made stronger. The brigade remained in this position until the 26th without anything important occurring, except that the line was advanced about forty roads on the 24th. On the 26th our entire division was relived by the Second Division and was put in reserve, where we remained until the 29th. On the 29th the entire division was moved to the extreme right of the army to support a reconnaissance to be made by Davis' division, of the Fourteenth Corps. The reconnaissance was accomplished without any fighting, and our division rested for the night in large field about one mile in advance of the works of the Army of the Tennessee. On the day following Davis' division again moved to the right and went into position, and our division formed in the rear of the right of that division, and at right angles with it, to cover the flank. A line of works was here constructed, but no enemy was seen even by our pickets. We remained in this position during the 31st of July and 1st day of August, and on the 2nd moved toward the left of our line and encamped for the night near the railroad.
On the morning of the 3rd of August my brigade moved up and relieved Moore's brigade, of the Fourteenth Army Corps, in the works, my left resting on the railroad. On the day following we built and occupied an advanced line of works and continued to hold them without any change of importance occurring until the 11th of August, when the right of my line for the length of three regiments was again advanced. On the 14th and 15th I planned and constructed a lunette on the left of my line for the four guns stationed at that point (one section Battery I, First Michigan, and one section Battery C, First Ohio), with a view to give better range and more security to the guns. From that time until the night of the 25th no change took place in our lines.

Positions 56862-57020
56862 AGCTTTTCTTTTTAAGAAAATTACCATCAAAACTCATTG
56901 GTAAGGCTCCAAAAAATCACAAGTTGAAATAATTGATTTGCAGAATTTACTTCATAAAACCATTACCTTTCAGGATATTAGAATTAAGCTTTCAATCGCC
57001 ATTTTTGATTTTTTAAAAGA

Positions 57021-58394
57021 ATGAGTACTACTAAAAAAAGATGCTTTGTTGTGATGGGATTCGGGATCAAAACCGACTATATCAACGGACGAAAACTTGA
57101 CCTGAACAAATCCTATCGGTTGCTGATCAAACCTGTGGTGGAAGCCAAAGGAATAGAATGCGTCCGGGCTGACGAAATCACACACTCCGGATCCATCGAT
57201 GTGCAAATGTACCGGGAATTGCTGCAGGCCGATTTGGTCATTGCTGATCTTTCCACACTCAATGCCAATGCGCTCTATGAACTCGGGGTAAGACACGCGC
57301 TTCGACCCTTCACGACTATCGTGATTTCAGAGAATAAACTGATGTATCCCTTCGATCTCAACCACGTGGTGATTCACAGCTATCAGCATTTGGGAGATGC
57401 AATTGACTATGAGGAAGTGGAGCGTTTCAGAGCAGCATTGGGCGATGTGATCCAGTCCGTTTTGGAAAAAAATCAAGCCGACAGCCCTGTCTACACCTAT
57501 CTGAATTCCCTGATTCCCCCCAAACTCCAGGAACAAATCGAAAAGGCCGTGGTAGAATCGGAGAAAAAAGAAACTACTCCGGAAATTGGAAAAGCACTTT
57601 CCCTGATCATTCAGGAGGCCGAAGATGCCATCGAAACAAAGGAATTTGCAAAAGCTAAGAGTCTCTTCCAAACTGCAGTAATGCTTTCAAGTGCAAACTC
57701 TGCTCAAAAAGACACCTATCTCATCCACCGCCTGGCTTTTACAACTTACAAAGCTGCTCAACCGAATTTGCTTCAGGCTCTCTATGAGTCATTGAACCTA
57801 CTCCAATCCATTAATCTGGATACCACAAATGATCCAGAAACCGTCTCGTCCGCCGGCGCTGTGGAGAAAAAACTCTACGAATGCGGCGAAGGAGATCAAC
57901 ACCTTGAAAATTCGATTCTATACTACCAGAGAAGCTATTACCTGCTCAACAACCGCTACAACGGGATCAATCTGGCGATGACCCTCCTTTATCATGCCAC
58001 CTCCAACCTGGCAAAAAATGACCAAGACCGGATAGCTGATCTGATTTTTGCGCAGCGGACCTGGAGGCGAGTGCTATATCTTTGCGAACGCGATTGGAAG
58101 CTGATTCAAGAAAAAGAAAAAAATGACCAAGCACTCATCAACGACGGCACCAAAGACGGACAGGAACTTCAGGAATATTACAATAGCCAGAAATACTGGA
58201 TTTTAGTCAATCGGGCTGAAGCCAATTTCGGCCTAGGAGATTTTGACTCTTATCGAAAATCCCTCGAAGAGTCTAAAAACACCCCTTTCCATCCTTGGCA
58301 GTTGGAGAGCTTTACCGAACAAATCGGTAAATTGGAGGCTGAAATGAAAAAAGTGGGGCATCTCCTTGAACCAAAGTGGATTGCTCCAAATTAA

During all the time we lay before the city very active picket-firing was kept up, and frequently we were subjected to a severe and well directed fire of shell from the enemy's forts. Almost every day casualties occurred within my line, and it was in many places impossible to show a head above the works without it being made a target for rebel sharpshooters. The men were compelled to keep continually under cover and suffered great constraint by being kept so continuously in the ditches, which were frequently very wet and muddy. Many casualties occurred while men were sitting in their tents close behind the works, and several were killed while asleep in their bunks. The enemy's works were not more than 600 yards from my lines, and their gunners could be plainly seen from my lines with the naked eye when using the rammer. Our picket-lines were in some places not more than fifty paces apart. On the afternoon of the 25th of August I was ordered to report to Brigadier-General Williams, commanding Twentieth Army Corps, for orders, and having done so was by him ordered to report to Brigadier-General Knipe, commanding First Division, Twentieth Army Corps. From the latter I received orders to withdraw my brigade from the works at 8 p. m. and from it in mass on a range of hills about one-fourth of a mile to the rear near the Marietta road, there to await the movement of the Fourth Corps to the right of the army, and then to move in the rear of Brigadier-General Ruger's brigade by the Marietta road to the Chattahoochee River. These orders were executed, and the brigade arrived without loss at the river about daylight on the morning of the 26th, and was put in reserve until it should be ascertained whether the enemy would follow up our move-